When Charlie’s aide walked him to the door, I thanked her for her care and hard work helping him adapt in my class. Then I knelt down to eye level with Charlie. He looked away, but I spoke as if he were looking right at me. “It was a pleasure to have you in my class this year, Charlie. You are a wonderful young man, and you helped me teach the children that while our differences make us unique, we share much in common. I just wanted to thank you for that. I hope you have a wonderful life.”
He looked over my shoulder at the spot where the apparition had appeared. A corner of his mouth turned up in a shadow of a smile. Our eyes met for an instant, and I saw a moment of clarity within his before they went blank once more. I was staring at him in surprise when his aide leaned over and said, “Come on, Charlie. Your mom is waiting.”
They were the last to leave my room. I watched them walk away, suddenly aware that the preceding moments might have been my last as a teacher. I closed the door and leaned upon it to survey my empty classroom.
I could still feel the noisy imprint of each child’s energy as silence seeped into my room. I shut my eyes and let it wash over me as I did every year. “I wish them happiness and peace,” I whispered in a sort of prayer, in case there was some great and powerful being out there in the stratosphere watching over all children, but I wasn’t hopeful. They were urban kids from poor neighborhoods, some challenged with physical, mental, and emotional difficulties. If there was a God, he apparently didn’t think being poor was hardship enough. I was certain that prayers alone couldn’t keep my students safe, but there was never anything more that I could do than teach them as best I could and then send them on their way in the hope that somebody out there was watching over them.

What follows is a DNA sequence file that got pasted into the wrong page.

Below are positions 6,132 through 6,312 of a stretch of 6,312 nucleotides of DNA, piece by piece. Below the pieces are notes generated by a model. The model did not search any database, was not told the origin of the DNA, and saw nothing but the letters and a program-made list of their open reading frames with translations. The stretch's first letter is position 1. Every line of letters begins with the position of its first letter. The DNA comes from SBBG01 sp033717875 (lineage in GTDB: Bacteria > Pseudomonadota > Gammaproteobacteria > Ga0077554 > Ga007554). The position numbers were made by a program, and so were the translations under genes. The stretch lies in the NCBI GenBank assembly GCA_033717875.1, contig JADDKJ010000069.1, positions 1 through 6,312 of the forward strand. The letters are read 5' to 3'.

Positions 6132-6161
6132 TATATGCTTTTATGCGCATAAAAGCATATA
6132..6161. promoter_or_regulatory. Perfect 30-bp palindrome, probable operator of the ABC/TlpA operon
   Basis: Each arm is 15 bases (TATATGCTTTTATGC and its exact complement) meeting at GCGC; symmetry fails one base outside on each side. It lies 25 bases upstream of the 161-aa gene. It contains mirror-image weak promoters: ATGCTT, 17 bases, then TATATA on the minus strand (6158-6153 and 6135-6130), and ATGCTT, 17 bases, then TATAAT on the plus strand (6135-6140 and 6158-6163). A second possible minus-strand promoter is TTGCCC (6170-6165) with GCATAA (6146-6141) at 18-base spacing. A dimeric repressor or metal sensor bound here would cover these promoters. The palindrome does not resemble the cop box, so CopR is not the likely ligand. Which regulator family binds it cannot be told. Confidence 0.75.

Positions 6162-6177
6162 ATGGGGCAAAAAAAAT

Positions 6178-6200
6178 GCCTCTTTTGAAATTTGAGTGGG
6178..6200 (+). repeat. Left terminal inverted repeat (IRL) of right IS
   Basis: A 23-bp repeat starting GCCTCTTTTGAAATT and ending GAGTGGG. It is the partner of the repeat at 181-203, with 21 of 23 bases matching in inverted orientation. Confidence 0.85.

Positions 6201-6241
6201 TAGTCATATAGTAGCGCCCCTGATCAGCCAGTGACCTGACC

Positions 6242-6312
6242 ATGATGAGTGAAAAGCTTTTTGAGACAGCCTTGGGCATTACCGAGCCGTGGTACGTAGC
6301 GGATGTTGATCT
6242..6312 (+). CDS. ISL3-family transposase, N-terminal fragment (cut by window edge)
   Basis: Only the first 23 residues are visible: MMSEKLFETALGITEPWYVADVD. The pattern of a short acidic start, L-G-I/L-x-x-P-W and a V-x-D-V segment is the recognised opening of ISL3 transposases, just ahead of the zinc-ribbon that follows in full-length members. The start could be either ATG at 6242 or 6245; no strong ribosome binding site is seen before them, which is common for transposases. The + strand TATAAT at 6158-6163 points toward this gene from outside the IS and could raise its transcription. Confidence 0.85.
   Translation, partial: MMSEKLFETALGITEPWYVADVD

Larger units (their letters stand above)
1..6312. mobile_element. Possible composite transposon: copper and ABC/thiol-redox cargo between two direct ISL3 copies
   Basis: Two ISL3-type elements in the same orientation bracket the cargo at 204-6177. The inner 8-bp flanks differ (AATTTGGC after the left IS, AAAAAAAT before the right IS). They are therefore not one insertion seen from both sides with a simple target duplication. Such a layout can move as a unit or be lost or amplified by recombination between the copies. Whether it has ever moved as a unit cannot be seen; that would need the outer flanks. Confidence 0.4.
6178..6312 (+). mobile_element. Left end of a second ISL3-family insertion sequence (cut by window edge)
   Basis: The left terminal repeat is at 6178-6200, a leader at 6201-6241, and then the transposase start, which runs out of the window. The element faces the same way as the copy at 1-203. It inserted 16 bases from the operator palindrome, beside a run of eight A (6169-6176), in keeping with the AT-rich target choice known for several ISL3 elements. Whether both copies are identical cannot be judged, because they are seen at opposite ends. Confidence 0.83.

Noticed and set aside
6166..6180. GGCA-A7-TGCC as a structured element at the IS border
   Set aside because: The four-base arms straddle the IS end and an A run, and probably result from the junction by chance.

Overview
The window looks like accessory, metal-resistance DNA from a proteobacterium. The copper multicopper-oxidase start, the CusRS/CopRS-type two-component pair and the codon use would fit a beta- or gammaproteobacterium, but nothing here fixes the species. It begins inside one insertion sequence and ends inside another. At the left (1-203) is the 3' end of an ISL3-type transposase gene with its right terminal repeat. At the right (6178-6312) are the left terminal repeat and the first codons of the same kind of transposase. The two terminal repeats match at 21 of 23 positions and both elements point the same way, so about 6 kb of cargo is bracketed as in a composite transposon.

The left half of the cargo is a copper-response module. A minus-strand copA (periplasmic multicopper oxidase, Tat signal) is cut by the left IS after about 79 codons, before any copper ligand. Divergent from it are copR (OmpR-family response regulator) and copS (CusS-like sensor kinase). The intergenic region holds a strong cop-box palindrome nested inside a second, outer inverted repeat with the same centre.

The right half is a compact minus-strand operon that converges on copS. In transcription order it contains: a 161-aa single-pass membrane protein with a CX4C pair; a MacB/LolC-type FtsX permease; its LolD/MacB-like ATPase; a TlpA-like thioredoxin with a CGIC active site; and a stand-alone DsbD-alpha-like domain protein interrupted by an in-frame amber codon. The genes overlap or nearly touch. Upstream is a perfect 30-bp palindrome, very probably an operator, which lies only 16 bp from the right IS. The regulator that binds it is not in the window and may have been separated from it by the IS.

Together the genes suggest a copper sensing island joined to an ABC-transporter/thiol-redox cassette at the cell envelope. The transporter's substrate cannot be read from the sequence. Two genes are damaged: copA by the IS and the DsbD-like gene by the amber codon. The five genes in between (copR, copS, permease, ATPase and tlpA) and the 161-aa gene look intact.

As I looked around the empty room, I wondered about Charlie’s visitor. I hadn’t thought about spirits since I was a kid, when my mother and grandmother made their living talking to dead people. I had certainly never seen a spirit before.
I began to pick up the books the children had left on their desks. Last year, my cancer had brought me closer to the precipice of eternity than I had ever been before, and I’d spent the months since wondering about life and death. The two most important people in my life had believed that there was so much more to come when we die, but I’d never had any proof that their beliefs were anything more than wishful thinking. If anyone could have made their way back from the dead, my mother and my grandmother would surely have found a way to get back to me. If they, who were certain such things were possible, could so completely disappear, then how could the work to which they had devoted their lives be anything more than deluded fantasy?
But what had just happened in my classroom? I decided that it must have been a combination of my fuzzy post-chemo brain and the last-day-of-school commotion. I must have imagined the exchange between Charlie and the invisible presence. Perhaps our extraordinary connection as my student left was his extreme response to our parting. After all, we’d just spent the last nine months together. Either way, I had my hands full clearing out my classroom for what could be the last time.
I dropped the books on my desk and saw my cell phone blinking. It was a text from my husband, Michael. I frowned, and pressed a button on the phone so I could see his message. “We have to talk,” it read.
Talk. That was almost funny. What the hell was there left to say?